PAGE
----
How to Safely Control Weight Loss in the Elderly

Dieting is seldom recommended for elderly people unless they are obese or have a compulsive eating disorder. The need for the elderly to lose weight could stem from problems such as stress, which is known to cause people to overeat. It is therefore important that before putting your loved one on a diet you first check on why they are eating so much and what exactly they eat throughout the day. It is recommended you keep a daily log and faithfully enter everything they eat and drink for a week so that you can help them safely control weight loss.

The importance of adopting the right weight loss program cannot be stressed enough. Seniors should never go on a strict diet. Their doctor should be your first point of contact; he or she can tell you what your loved one should be eating in relation to their medical history. Fruits and vegetables are an excellent substitute for processed foods, fats and refined sugars. However, if he or she is diabetic for example, not all fruits or vegetables will be good for them.

Weight management is important as we grow older because the body’s metabolism starts slowing down. In the simplest of terms this means fat gets stored instead of being burned up. We live in a hectic, fast paced world where eating on the run and other unhealthy eating habits rule. Who has the time to cook a nutritious meal anymore? The availability of pizzas, burgers and other yummy foods add to the weight loss challenge! If that is not enough the giant serving portions are enough to give anyone a coronary!

When seniors manage their weight by paying attention to what they eat and drink they are actually investing in their future. A healthy body which carries the right body mass decreases the chances of them developing serious health problems.

Tips for managing weight loss successfully

  • They are not going to find a magic remedy for losing weight, there isn’t one! They will need grit and determination to succeed and the overabundance of appetizing products around them certainly does not help.
  • They need to put their commitment to good health and long life at the top of their list and remind themselves of this every single day.
  • One of the best things your senior loved one can do is cut out the foods that are not good for them and increase their intake of fresh fruits and vegetables. They can eat them raw or as a juice, either way is good, but let them replace the excess snacks and red meat that is not good for them.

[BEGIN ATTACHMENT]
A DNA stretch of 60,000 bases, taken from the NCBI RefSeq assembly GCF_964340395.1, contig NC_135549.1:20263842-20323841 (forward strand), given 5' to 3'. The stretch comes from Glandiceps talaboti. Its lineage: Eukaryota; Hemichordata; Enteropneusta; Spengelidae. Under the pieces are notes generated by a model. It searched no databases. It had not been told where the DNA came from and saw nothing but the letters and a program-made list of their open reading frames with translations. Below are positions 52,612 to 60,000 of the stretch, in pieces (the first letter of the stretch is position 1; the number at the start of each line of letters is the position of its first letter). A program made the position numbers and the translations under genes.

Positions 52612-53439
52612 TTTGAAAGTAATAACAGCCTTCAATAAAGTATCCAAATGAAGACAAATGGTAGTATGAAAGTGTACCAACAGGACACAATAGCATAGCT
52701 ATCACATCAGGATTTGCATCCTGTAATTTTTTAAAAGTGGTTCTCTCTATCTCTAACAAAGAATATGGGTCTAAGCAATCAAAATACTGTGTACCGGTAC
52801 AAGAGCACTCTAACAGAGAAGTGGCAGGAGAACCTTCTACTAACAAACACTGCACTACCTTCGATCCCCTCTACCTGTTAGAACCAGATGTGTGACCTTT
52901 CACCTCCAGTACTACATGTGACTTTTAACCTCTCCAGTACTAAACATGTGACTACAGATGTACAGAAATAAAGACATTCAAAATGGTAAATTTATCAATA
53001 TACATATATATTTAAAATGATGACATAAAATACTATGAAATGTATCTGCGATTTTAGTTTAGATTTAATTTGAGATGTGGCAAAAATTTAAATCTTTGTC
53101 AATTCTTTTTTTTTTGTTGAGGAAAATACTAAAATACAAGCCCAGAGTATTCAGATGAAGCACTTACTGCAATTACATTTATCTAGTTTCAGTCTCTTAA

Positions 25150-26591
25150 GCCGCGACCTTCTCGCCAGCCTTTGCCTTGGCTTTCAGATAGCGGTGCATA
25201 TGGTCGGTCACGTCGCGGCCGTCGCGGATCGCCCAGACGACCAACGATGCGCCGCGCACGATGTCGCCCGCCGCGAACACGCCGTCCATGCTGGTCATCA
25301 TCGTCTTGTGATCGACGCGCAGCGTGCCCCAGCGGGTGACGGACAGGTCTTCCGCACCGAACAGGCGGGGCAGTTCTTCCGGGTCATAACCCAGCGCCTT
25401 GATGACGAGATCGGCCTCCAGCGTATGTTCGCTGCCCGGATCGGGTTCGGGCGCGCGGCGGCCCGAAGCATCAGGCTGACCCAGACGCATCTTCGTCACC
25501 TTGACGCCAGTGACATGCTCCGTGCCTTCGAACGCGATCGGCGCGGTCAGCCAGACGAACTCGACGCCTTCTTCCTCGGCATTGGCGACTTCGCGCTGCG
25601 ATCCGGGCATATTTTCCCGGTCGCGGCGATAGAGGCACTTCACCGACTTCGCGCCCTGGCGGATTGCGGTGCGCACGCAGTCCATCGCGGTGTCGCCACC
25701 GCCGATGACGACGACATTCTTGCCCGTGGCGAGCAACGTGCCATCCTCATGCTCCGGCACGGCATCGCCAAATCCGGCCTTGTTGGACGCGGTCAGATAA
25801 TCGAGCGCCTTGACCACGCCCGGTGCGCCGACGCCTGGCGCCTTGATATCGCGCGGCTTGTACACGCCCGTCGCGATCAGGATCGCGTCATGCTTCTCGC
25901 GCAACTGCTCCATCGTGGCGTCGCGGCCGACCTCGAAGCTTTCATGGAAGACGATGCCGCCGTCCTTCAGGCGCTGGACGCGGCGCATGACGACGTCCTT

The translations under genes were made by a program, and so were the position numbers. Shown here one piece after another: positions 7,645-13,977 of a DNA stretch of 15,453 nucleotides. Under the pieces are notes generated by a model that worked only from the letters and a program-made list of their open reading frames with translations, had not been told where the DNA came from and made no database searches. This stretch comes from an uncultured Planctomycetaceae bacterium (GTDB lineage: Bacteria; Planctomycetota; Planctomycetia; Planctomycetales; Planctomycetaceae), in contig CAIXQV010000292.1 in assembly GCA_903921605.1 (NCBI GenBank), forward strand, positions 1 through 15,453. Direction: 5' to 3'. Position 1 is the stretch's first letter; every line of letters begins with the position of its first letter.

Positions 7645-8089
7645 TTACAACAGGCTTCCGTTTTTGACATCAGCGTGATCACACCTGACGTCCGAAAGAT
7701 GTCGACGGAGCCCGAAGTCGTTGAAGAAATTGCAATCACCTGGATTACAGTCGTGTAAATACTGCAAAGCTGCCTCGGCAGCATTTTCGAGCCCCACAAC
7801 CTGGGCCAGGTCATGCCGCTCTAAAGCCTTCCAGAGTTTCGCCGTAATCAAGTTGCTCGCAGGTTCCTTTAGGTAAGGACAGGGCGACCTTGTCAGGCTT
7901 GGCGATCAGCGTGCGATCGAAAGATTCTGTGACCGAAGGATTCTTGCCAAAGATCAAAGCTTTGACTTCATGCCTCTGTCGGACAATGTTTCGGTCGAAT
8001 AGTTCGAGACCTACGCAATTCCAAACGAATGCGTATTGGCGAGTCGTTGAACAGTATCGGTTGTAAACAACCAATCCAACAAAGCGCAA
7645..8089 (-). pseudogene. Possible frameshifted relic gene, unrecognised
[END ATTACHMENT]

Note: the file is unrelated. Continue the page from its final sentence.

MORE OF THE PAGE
• They should eat more fish if they can and cut down on meats as much as possible. Eating small meals rather than large is helpful as well.
  • Drinking plenty of water will keep them hydrated and increase their strength. Dehydration will sap their energy.

A sustained diet will carry them through for the rest of their life. Changing their lifestyle does not mean they have to give up going out for a meal with their family or friends. They can by all means continue to enjoy their life but they should start making healthy choices when dining out. Gradually, over time they will probably find themselves automatically shunning the deep fried and the processed in favor of fresh vegetables and other healthy options.

Try to get the support of family and friends. Get them into your corner to cheer your loved one on and support them when they feel like bingeing. Avoid fad diets that promise to make them rapidly lose weight. Rapid weight loss is not good for their health and certainly not good for their nervous system. Sudden weight loss is more a loss of water and muscle from the body rather than fat.

Committing to a plan and sticking to it is important. If they can convince themselves to cut out 100 calories daily, they will lose approximately 10 pounds in one year! Learning how to safely control weight loss will have them looking and feeling good as they stay healthy far into their senior years.


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